links for 2009-09-06
Hoisted from Comments: Allan H. Meltzer, Lehman, and AIG

New York Times Crashed-and-Burned-and-Smoking Watch (Kevin Sack Edition)

Kevin Sack of the New York Times emails:

Sorry, I guess I didn't get the directive saying we should only report the views of electoral winners. Sometimes the commissariat loses my email address.

Kevin Sack

The context is his very bad New York Times A1 story of August 29.

Dr. Steve B.:

NY Times Gets Played: ThinkProgress has connected the specific dots between AHIP and their corporate lobbyist friends and the various channels and front groups and astroturfing that have been getting all the attention for the past several months. Much of it is connected to the corporate consulting firm "Democracy Data & Communications." ... [T]he same day as the ThinkProgress piece, which pointed out that even the Wall Street Journal had already previously reported that the insurance industry had actively mobilized 50,000 of it employees to work against health reform, we get a pathetic sob sister whine of what sounds like a public relations planted script in the sometimes not terrible NY Times.... [Insurance e]mployees are being upset that they are being made out to be villains, just because they are choosing not only to engage in murder by spreadsheet, but to go out of their way to defend it against the barest minimum of civilized reform. Apparently Kevin Sack can't tell when he is being played by an organzied PR campaign...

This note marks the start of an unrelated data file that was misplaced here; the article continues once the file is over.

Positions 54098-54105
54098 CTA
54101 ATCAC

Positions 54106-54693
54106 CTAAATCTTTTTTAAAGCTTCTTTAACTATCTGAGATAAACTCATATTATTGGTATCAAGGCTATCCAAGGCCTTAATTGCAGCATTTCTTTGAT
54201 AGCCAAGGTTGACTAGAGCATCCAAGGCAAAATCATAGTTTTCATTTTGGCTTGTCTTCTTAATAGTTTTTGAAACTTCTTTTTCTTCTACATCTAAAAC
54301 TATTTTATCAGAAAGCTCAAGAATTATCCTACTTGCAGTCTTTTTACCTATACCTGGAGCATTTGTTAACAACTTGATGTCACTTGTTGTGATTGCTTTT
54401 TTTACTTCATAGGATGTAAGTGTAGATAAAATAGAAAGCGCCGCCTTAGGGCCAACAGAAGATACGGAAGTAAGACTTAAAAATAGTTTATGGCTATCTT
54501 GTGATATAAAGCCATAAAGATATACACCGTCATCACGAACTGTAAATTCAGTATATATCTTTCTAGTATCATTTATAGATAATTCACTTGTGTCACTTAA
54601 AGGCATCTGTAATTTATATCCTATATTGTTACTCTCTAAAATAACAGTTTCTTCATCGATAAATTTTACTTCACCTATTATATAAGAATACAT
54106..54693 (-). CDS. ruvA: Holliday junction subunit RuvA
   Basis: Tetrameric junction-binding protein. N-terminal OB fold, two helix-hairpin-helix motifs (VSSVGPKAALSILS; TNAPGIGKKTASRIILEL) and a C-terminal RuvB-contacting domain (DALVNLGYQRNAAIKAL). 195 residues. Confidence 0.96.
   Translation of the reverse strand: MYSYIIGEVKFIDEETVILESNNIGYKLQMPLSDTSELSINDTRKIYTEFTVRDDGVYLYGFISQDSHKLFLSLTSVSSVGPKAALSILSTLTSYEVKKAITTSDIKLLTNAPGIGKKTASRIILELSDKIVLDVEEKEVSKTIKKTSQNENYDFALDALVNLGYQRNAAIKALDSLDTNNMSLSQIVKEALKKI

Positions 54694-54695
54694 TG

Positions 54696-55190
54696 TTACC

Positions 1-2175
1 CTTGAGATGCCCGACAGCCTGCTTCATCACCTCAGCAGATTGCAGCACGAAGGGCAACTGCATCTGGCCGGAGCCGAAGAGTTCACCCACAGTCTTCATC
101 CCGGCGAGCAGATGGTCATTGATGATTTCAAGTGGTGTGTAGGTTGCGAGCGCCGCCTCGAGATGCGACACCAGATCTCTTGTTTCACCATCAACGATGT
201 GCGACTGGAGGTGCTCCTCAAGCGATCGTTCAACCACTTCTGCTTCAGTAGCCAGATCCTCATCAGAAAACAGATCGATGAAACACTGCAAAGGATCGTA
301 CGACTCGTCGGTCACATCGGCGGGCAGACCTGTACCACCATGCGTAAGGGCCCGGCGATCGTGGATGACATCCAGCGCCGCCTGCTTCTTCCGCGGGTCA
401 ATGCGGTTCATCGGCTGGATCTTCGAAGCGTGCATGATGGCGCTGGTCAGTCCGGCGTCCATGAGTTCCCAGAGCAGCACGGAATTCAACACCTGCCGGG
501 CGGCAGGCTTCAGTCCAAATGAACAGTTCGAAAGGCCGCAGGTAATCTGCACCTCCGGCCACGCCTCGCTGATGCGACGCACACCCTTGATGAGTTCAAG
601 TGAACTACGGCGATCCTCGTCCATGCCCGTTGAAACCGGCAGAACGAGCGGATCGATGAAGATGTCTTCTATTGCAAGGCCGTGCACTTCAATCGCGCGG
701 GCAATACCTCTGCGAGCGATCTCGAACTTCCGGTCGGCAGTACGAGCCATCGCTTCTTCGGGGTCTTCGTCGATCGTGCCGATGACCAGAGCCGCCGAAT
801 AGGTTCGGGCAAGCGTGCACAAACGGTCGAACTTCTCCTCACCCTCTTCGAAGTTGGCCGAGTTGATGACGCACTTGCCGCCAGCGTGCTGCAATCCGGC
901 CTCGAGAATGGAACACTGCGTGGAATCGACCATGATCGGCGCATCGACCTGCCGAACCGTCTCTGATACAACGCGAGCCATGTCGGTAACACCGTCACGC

Kevin Sack did indeed get very badly played and spun by Humana. Here is his lead:

Dealing With Being the Health Care ‘Villains’: Max Shireman says that when he looks in the mirror he does not see the monster the politicians have made him out to be. Sure, he could stand to lose a few pounds. And there was that speeding ticket last year for going 40 in a 30-mile-an-hour zone. But in his mind, he is just “a hard-working guy,” the son of an autoworker, who put himself through college, bought a house in the suburbs and occasionally volunteers at a local hospice. His indulgences, he said, are limited to sampling local microbrews and watching “Top Chef” with his wife. “I’m certainly not villainous or immoral in any way, shape or form,” said Mr. Shireman, 40, a project manager for Humana, the country’s fourth-largest health insurer.

So Mr. Shireman does not like it one bit when he hears President Obama declare that Americans “are being held hostage by health insurance companies.” Or when the House speaker, Nancy Pelosi of California, characterizes insurers as “villains” who have “been immoral all along.” In interviews this week at Humana’s headquarters in downtown Louisville, where the company was founded in 1961, employees offered suggestions about why their industry has come in for such heavy treatment. Some said they were paying a price for what Ms. Pelosi has called a “shock and awe” campaign by the industry against Democratic proposals to create a new government insurance plan, which would compete with commercial insurers...

Kevin: all we are asking of you is that you try to do your job. At the moment, you are not. If you don't try to do your job, there is no reason for us to read you--or for anybody to pay you.

Why oh why can't we have a better press corps?